“Hey,” Dave asked me on Thursday of last week, “I want to take the kids to the pumpkin patch on Sunday.” Our annual pilgrimage to the pumpkin patch was always something I’d looked forward to, but I’d assumed that he meant he wanted to take the kids with someone else. Fair play, I shrugged, and agreed. Can’t have it all ways, right?
When Saturday turned out to be a bust – the kids were happily ensconced on my couch playing with their new capes and jumping around like a couple of monkeys, Dave suggested Sunday as the day we’d go to the pumpkin patch. Still certain he didn’t mean, “how ’bout we BOTH take them to the pumpkin patch,” I agreed. The kids were going back to his house; what he chose to do with them and with whom wasn’t something I really had any say in – and frankly, it wasn’t exactly something I was upset about. Next year, I comforted myself, I’d be able to take them to the pumpkin patch.
“Well,” I said, “why don’t you come over and have breakfast with us before you go? The kids made cinnamon rolls and will be happy to see you.”
“Oh,” he said, confused. “I thought we were going to the pumpkin patch…”
“Wait,” I said. “You want ME to go, too? Okay!” I happily agreed. I love the pumpkin patch NEARLY as much as I love the color blue and finding eclectic artwork.
We decided, after noshing on cinnamon rolls, that we’d simply pick up some pumpkins at the store and go over to The House Formerly Known As Mine to decorate them. Thoughtfully, Dave asked if that was okay with me. Considering I’d had my garage door opener – my one way into the house to collect my things – taken away, I was thrilled to go over there, decorate pumpkins and collect the things that were mine. I hadn’t taken much of the stuff from the house when I moved – the plan had been to keep The House Formerly Known As Mine “Switzerland,” so I figured leaving some furniture behind was okay.
We pulled up to The House Formerly Known as Mine and I noted the peonies, which I’d carefully planted many years ago, were preparing for winter, shedding leaves and turning an unsightly shade of green. I blinked the tears from my eyes before anyone could notice, wondering if anyone would be taking care of them as I once had – with unabashed joy.
As the kids got settled inside with their pumpkins, I began the arduous process of dissecting the pile of things that had been left in the garage – presumably my own stuffs – and moving the items I needed into the back of the van so that I could transport them to my own home. It only took a few minutes, but I wasn’t quite ready to enter the home that had once been mine – my forever home. It’s been extraordinarily difficult to see the places I once haunted; to realize that it is, in fact, all over now.
Without making eye contact, I grabbed a cup of coffee and went back into the garage, only this time, it was to sit and let the tears flow without fear of repercussion. I sat myself on the cooler we’d once bought together for this or that and stared around the garage, the sun shining merrily, my neighbors all working in their yards or on their cars in the same way they’d always done. While I’m not narcissistic to assume that life will not go on without me, it did dawn on me that it had and that inexplicably hurt.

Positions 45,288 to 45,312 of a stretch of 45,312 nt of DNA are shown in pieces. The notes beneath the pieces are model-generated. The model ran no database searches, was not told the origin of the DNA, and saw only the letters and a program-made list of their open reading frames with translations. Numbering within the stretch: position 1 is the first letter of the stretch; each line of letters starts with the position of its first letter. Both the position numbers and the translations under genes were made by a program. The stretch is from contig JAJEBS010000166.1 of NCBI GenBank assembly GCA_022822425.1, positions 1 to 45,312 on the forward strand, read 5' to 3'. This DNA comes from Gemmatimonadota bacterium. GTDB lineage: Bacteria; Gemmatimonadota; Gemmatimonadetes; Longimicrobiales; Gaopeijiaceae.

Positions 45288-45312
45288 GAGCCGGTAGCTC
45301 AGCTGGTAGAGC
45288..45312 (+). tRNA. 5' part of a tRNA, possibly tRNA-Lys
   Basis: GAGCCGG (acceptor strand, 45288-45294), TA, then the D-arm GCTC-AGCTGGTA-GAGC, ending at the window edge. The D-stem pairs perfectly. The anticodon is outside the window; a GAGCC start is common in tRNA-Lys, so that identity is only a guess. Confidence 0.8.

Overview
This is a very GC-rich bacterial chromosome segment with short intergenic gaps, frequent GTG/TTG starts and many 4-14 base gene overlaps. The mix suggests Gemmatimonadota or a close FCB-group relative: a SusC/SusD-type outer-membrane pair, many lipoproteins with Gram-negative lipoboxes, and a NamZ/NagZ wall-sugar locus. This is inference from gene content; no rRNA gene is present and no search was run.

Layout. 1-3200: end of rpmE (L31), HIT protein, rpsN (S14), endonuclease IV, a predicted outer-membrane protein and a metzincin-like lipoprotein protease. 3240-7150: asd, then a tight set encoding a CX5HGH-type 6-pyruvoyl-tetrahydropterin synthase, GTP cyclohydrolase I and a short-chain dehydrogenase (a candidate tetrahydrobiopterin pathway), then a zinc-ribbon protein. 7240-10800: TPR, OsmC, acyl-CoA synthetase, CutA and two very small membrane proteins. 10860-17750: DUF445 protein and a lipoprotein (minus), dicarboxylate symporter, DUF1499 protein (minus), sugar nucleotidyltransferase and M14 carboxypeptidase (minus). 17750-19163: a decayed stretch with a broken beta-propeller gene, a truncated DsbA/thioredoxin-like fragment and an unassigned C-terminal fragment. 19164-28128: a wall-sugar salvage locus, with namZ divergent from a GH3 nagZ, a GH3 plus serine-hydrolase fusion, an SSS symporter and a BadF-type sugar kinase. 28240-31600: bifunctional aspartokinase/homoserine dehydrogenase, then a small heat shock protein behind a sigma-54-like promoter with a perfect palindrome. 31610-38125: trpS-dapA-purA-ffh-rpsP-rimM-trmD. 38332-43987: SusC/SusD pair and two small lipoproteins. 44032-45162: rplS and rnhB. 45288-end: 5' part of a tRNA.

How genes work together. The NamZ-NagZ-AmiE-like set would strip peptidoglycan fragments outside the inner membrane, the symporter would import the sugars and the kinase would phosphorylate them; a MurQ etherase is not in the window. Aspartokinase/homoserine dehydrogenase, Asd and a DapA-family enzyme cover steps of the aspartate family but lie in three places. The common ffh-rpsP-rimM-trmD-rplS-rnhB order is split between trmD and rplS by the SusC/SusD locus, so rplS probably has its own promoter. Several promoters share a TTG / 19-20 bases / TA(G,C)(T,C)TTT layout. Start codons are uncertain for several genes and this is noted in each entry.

I looked around the garage, which seemed a glaring reminder of what had come before.
There’s that rake up there, the one that’s made to look like a bumblebee that we bought for the kids to “help” in the yard after the trees had dumped their leaves. It had to be five or six years old, but there it was – still intact and still working.
And over there, the matching pink and red Red Ryder Big Wheels I’d bought on two separate Black Friday’s off Amazon: one for Alex and one for Mimi. I smiled, recalling how happy I’d been to find such a good deal on them; how much I’d loved riding my own and how I just knew that someday, these would be treasured toys.
Right there, in front of me was the adorable Power Wheels I’d bought Alex that March, well before I knew that I’d soon be moving.
To my left were a couple of buckets leftover from Easter. I’d moved them outside so that the kids could “garden” (read: dig holes in the dirt) with me, a favorite activity for the four of us. I wondered briefly if we’d be able to do that again someday; how joyful it would make me if we could.
On that shelf, the one we’d bought when we first moved in, I saw all of the sprays I’d bought to save my roses from the dreaded black spot, carefully applying it every other week so that their blooms would smell of heaven and their leaves wouldn’t turn an unsightly shade of yellow. I remembered how many hours I’d spent in that rose garden, lovingly tending to the plants, releasing my stress and watching something beautiful come from a small, innocuous plant.
And there, hanging up, the Baby swing that had fit both Alex and Amelia at one time or another, allowing them to swing alongside their older siblings until they both grew out of it. I remember carefully choosing a playset for the kids so that they’d have a backyard playground, Dave and I in agreement that it made our house feel like a home.
Tears rolled down my cheek as I wondered how it had all come to this.
I couldn’t answer that, so I swiped at my eyes and took a deep breath.
It was time to watch my babies decorate their pumpkins before I returned to my empty apartment, armed with stuff I’d left behind, leaving those things that were never mine to take.